COMMUNICATION -AN INTRODUCTION

Topics: Communication, Message Pages: 7 (2363 words) Published: November 4, 2013
Definitions of communication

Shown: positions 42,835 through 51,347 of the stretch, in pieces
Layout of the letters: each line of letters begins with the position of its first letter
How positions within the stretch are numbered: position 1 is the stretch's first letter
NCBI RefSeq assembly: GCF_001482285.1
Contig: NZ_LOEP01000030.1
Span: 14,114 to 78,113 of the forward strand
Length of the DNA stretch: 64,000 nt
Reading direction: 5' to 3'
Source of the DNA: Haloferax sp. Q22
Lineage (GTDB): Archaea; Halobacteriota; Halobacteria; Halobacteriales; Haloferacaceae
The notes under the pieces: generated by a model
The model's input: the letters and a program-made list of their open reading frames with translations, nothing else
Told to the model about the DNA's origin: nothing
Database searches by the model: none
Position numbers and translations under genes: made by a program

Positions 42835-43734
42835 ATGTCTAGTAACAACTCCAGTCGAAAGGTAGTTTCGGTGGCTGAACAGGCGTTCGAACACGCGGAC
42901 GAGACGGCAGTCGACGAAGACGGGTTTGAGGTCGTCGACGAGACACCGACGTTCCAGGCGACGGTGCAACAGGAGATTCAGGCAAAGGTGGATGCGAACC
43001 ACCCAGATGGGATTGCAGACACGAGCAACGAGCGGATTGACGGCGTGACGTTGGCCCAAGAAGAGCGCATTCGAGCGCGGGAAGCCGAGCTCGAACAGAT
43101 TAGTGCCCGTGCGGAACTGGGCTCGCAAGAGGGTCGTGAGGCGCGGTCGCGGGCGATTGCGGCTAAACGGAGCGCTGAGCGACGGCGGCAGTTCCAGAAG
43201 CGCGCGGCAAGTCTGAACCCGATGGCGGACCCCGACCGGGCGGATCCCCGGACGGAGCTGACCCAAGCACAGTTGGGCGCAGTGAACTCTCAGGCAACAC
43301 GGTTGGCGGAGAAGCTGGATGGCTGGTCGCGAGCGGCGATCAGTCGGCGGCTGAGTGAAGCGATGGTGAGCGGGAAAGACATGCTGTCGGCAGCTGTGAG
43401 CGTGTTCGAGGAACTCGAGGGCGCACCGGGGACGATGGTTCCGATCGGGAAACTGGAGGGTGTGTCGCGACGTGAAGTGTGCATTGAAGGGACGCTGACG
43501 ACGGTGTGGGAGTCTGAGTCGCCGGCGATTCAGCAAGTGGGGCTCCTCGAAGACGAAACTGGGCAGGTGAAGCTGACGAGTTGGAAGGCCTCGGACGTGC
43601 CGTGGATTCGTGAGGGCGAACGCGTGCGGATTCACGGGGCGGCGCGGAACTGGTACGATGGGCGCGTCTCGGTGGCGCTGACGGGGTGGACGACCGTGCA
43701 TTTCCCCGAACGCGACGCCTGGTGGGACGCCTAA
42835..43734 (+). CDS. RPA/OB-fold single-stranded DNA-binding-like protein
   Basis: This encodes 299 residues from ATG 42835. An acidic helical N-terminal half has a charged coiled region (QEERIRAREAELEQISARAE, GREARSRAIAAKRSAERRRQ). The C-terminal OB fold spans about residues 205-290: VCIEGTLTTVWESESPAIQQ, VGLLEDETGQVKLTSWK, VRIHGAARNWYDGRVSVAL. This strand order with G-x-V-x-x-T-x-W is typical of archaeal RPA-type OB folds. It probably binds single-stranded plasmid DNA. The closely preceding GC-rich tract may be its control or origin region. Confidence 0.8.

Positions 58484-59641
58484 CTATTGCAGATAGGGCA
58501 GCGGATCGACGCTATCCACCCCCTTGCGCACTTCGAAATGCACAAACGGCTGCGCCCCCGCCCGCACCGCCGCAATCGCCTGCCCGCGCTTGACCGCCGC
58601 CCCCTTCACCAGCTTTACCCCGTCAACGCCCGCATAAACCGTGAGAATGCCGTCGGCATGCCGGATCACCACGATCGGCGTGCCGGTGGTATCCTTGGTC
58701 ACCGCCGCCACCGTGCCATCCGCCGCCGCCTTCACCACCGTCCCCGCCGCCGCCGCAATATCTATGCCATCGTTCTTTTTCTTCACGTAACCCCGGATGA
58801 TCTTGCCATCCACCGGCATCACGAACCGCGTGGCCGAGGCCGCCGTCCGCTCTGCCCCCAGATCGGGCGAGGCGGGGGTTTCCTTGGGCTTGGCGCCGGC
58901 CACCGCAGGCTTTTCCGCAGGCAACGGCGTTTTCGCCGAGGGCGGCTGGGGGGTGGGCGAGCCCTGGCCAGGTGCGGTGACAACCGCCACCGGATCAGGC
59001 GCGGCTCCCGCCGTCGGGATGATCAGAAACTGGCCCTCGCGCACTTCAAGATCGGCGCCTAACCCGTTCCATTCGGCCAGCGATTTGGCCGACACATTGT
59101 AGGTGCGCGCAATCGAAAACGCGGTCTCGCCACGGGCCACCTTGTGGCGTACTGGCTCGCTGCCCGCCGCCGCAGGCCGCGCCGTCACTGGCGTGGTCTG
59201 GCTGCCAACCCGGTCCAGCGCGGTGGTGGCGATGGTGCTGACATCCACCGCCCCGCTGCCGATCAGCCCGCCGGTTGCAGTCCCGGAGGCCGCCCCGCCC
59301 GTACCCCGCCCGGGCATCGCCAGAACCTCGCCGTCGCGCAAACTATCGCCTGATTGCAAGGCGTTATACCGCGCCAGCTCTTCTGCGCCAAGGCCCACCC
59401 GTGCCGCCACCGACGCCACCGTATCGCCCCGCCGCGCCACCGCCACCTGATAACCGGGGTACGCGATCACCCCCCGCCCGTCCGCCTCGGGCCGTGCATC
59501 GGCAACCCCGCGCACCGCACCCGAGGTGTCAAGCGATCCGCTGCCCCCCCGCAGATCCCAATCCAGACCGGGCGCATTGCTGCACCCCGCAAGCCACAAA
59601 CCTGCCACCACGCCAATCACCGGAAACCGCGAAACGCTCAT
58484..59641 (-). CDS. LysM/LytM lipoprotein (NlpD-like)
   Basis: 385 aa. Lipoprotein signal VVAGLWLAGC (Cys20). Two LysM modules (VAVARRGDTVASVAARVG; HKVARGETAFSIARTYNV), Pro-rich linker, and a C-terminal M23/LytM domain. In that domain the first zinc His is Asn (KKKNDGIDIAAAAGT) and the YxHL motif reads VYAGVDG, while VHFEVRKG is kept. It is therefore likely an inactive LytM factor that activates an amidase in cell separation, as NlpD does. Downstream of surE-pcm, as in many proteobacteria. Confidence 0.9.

The word communication is derived from the Latin word ‘Communus’, which means ‘common’. It is a process of exchange of facts, ideas, and opinions. It is a means by whuch individuals or organizations share meaning and understanding with another. In other words it is the transmission and interaction of facts, ideas, opinions, feelings and attitudes. Thus the exact meaning of the word communication is ‘to share’ or ‘to participate’. The dictionaries say that communication is the transmission of a message or information by speaking or writing. Another dictionary declares that communication is giving or exchanging information, signals, messages by talk or gestures or writing •According to G.G. Brown Communication is defined as transfer of information from one person to another, whether or not it elicits confidence. But the information transferred must be understandable to the receiver. •According to Fred G. Meyer “Communication is the exchange of ideas, opinions by words, letters or messages”-. Thus holistically communication is defined as “giving, receiving or exchanging ideas, information, signals or messages through appropriate media, enabling individuals or groups to persuade, to seek information, to give information or to express emotions” 1“Communication is the verbal interchange of thought or idea” (Hoben, 1954). 2“Communication is the process by which we understand others and in turn endeavor to be understood by them. It is dynamic, constantly changing and shifting in response to the total situation” (Anderson, 1959). 3“Interaction, even on the biological level, is a kind of communication; otherwise common acts could not occur” (Mead, reprinted 1963). 4“Communication arises out of the need to reduce uncertainty, to act effectively, to defend or strengthen the ego” (Barnlund, 1964). 5“Communication: the transmission of information, idea, emotion, skills, etc., by the use of symbols-words, pictures, figures, graphs, etc. It is the act or process of transmission that is usually called communication” (Berelson and Steiner, 1964). 6“The connecting thread appears to be the idea of something’s being transferred from one thing, or person, to another. We use the word ‘communication’ sometimes to refer to what is so transferred, sometimes to the means by which it is transferred, sometimes to the whole process. In many cases, what is transferred in this way continues to be shared; if I convey information to another person, it does not leave my own possession through coming into his. Accordingly, the word ‘communication’ acquires also the sense of participation. It is in this sense, for example, that religious worshipers are said to communicate” (Ayer, 1955). 7“Communication is the process that links discontinuous parts of the living world to one another” (Ruesch, 1957). 8“It (communication) is a process that makes common to two or several what was the monopoly of one or some” (Gode, 1959). 9“The means of sending military messages, orders, etc., as by telephone, telegraph, radio, couriers” (American College Dictionary). 10“Communication is the process of conducting the attention of another person for the purpose of replicating memories” (Carrier and Harwood, 1953). 11“Communication is the discriminatory response of an organism to a stimulus” (Stevens, 1950). 12“Every communication act is viewed as a transmission of information, consisting of a discriminative stimuli, from a source to a recipient” (Newcomb, reprinted 1966). 13“In the main, communication has as its central interest those behavioral situations in which a source transmits a message to a receiver(s) with conscious intent to affect the latter’s behaviors” (Miller, 1966). 14“The communication process is one of transition from one structured situation-as-a-whole to another, in preferred design” (Sondel, 1956). 15“Communication is the mechanism by which power is exerted” (Schacter, 1951). Communication Misconceptions:

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